Japan Sends Minister to Lebanon on Ghosn Case
A Japanese vice minister for justice is heading to Lebanon for talks on the case of former Nissan Motor Co. executive Carlos Ghosn, who fled for his home country late last year while out on bail awaiting trial.
Justice Minister Masako Mori said Friday that she was dispatching the official to Beirut to explain the Japanese criminal justice system and improve cooperation.
Hiroyuki Yoshiie will leave Tokyo on Saturday and meet with Lebanese justice minister Albert Serhan on Monday, Japan’s justice ministry said.
"Regarding Lebanon, where Ghosn escaped to, we believe that it is important that a proper understanding of the Japanese criminal justice system is understood and to prevent international crime by strengthening cooperation in the legal and judicial fields," Mori said.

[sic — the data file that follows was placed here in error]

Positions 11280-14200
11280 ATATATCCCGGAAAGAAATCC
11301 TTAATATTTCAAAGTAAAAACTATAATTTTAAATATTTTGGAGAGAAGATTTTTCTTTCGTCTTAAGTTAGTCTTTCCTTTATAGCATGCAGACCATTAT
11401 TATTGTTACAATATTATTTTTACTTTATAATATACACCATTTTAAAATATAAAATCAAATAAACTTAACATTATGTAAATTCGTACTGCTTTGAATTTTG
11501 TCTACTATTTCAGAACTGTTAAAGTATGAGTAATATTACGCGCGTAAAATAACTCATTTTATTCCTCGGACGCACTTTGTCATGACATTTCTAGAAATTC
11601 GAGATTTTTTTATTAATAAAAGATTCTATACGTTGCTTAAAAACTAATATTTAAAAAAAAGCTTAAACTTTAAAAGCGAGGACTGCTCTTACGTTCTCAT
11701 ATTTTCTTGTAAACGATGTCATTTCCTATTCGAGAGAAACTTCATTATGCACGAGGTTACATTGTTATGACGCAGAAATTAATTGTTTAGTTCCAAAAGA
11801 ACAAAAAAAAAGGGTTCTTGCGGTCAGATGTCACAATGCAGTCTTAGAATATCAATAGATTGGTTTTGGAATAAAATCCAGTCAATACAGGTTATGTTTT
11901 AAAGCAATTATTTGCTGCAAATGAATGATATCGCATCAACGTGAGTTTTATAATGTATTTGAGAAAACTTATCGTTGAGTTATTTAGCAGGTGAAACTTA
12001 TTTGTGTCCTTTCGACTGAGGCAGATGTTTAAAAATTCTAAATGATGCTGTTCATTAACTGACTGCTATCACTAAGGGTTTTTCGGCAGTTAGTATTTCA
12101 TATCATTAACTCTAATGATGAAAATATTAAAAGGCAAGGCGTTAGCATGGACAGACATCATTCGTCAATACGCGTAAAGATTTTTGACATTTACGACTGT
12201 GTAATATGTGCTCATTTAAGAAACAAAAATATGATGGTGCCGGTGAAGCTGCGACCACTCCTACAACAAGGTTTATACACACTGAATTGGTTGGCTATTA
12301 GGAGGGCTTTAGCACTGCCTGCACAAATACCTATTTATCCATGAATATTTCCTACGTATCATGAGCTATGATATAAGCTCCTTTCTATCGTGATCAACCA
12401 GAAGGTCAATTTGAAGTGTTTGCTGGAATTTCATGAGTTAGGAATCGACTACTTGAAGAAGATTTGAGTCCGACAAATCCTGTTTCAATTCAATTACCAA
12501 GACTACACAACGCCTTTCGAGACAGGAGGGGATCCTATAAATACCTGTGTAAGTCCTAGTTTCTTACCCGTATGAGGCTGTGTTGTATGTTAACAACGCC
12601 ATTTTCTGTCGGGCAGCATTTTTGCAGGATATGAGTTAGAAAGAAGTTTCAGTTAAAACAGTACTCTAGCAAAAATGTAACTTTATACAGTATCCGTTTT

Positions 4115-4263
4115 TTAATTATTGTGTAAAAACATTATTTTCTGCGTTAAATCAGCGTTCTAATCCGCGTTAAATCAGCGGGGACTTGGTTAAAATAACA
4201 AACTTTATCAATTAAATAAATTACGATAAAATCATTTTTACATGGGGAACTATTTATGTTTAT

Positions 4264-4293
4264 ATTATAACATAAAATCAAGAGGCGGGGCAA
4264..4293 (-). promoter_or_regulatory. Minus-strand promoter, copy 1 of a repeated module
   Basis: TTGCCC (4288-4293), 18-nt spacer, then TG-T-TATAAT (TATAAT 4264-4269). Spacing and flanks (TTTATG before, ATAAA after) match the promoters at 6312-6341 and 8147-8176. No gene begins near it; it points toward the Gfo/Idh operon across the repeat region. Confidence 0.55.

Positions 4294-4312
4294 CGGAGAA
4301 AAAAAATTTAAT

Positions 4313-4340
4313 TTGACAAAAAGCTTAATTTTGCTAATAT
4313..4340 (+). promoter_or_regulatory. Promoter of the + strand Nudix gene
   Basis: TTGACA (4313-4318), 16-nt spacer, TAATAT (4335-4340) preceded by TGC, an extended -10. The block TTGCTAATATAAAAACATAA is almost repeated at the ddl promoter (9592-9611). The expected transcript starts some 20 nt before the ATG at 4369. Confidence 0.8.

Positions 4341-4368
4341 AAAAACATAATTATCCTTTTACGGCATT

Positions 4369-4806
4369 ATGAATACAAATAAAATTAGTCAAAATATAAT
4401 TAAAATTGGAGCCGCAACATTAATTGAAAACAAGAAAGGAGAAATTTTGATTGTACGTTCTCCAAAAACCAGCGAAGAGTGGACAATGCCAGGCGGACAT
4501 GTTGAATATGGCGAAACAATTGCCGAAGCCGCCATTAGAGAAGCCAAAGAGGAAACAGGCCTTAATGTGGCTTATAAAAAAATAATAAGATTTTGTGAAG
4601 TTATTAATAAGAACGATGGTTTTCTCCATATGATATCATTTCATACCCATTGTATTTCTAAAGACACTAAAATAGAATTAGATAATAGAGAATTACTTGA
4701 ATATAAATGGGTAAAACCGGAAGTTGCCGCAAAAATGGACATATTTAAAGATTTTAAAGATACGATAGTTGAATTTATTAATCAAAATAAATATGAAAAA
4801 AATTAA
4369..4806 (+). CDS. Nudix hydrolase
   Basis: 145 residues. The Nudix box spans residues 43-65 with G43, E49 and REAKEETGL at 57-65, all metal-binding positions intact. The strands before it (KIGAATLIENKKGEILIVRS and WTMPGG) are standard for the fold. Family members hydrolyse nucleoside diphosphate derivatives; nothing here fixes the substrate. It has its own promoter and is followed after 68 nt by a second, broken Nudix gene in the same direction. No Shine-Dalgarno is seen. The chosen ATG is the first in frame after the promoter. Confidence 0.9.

Japan and Lebanon do not have an extradition treaty and it is thought unlikely that Lebanon would agree to send Ghosn back to Japan to face trial.
Mori acknowledged that there were "various environments" and laws that underpin different positions on the issue in each country.
Ghosn was arrested in late 2018 and is facing charges of underreporting income and breach of trust. He says he is innocent. He led Nissan for nearly 20 years.\
Having spent months in detention and struggled to gain his release on bail under stringent conditions, Ghosn said he fled in the belief he could not get a fair trial in Japan.
Ghosn said he fled to his childhood home of Lebanon to clear his name. Lebanon does not have an extradition treaty with Japan.
Ghosn returned to Twitter late on Thursday for the first time in more than a month, soliciting signatures for a petition for the release of fellow former-Nissan executive Greg Kelly, who was arrested at the same time.